Hanging in There for the Long Haul

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It seems sad that we live in a time when some parents biggest concern about parenting is what their rights are in regards to their children. They want to know at what stage are they allowed to "wash their hands" of their own kids. They need to know if they are responsible for a runaway teen's escapades while those kids are loose in the world. Their questions indicate they are no longer able to parent these kids. They cannot hang in there for the long haul.

When you are downtrodden daily, when county agencies make you feel like dirt because you have no money or you can't handle your kids, when you live in fear for yourselves and your children, you have lost the ability to run the full race of parenting. These parents have become ineffectual. Their children have become victims.

Parents who have become so frustrated that their only response to the situation is how does this effect me as parents do, have probably lost the battle. When the focus starts to change to the parents rather than the child, we are heading for trouble. The child is the one with the problem and he needs the help. When we concentrate on the parent, we sometimes neglect the plight of the child.

It is understandable that some parents will eventually reach the "end of their rope." It is also accepted that not all parents are equipped to handle the problems of an out-of-control teenager. Many parents have not had their own needs met, so cannot continue to worry about their kids. They wonder when, it will be their turn. Years of dealing with courts, police, and probation officers can dampen the enthusiasm of any parent. When a person has tried everything they know how to try and has consulted all the so-called "experts" with little result, the only answer left is to give up. These parents are worn out, their energy depleted, and their spirits plummeted to the depths of hell. They are scared and desperate. They need answers, but more important they need a vacation from the responsibilities of parenting. It should not be so, but it is the case. These parents must be relieved of their parental duties in order not to do further harm to their kids. I don't mean this as a slam to the natural parents who cannot cope, unless they have really not tried. There comes a time when we cannot go it alone and if we have done all we can do, what is left? This is usually where foster care comes in.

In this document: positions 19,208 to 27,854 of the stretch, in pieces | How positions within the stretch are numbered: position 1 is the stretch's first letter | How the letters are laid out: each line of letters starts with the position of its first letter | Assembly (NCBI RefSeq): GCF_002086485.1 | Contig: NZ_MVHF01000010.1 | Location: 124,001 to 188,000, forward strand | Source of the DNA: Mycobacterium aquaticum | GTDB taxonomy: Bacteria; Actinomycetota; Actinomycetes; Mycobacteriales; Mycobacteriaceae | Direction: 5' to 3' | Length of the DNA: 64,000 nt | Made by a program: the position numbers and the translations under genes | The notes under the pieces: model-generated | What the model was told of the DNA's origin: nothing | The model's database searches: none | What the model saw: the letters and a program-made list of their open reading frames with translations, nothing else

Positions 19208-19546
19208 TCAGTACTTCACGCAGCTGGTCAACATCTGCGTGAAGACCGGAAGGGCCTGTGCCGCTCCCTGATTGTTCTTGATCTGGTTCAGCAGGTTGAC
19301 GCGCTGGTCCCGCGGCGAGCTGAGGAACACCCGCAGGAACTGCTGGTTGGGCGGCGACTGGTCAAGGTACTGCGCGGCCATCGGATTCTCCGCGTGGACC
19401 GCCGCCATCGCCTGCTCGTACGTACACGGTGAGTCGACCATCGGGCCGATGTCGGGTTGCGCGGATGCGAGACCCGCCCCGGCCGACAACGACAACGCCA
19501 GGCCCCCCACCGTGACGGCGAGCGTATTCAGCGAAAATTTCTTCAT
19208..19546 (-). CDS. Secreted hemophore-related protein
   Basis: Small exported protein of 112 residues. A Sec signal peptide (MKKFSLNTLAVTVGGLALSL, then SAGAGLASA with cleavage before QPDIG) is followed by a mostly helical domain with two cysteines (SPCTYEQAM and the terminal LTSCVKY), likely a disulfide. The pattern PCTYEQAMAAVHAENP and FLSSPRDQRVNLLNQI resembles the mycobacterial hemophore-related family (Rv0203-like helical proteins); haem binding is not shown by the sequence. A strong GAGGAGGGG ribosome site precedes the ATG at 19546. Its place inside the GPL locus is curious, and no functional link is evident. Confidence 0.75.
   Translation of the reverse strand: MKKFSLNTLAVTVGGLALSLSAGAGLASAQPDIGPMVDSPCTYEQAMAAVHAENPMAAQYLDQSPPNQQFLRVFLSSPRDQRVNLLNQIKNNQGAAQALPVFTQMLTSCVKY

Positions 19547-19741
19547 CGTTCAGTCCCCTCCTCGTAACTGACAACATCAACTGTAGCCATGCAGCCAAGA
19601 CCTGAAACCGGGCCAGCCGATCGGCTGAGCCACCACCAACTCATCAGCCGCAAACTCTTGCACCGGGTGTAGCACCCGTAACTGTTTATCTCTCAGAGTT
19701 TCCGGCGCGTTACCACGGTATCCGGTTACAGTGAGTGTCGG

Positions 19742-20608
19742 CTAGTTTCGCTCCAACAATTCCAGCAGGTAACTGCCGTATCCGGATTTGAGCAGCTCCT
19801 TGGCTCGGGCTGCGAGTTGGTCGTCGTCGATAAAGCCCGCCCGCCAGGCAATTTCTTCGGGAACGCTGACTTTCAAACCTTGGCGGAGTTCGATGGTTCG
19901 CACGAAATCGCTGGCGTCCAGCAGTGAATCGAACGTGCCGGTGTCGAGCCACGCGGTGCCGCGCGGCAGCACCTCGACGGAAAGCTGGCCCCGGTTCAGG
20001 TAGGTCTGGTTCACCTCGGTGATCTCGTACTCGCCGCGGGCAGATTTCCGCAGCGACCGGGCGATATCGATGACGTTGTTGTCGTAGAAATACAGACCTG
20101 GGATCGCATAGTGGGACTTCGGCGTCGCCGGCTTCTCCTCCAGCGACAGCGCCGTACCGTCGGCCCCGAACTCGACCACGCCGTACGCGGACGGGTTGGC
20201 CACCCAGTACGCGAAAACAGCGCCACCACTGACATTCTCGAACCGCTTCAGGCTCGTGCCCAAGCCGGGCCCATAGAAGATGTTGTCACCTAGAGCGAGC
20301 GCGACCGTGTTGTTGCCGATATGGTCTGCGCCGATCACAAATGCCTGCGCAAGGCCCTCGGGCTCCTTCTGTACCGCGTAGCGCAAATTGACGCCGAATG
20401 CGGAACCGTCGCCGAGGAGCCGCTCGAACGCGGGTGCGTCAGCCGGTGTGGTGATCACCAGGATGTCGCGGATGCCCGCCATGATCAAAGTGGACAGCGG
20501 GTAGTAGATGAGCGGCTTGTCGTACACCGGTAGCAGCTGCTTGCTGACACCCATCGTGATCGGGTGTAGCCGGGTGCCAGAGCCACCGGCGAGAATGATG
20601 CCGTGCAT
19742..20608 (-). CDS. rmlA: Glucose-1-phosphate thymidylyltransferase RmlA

When we reach this point, this is where a foster parent is most valuable. If we get involved in the family too soon, before the situation has reached this point, foster care may be effective, but the parent will still not have learned how to parent. They have acquired no coping skills. In the beginning stage of trouble with kids, the help should be from outside sources rather than removing the child from the home. Helping a father or mother learn how to parent can correct the situation before out-of-home placement becomes necessary. On the other end of the spectrum, is the scenario where we wait until it is too late. If we wait until the situation is out-of-control, the child may never return home. In all three cases, foster parenting may be effective for the time the child is in the foster home. The difference seems to be when the child returns home. Timing appears to be everything.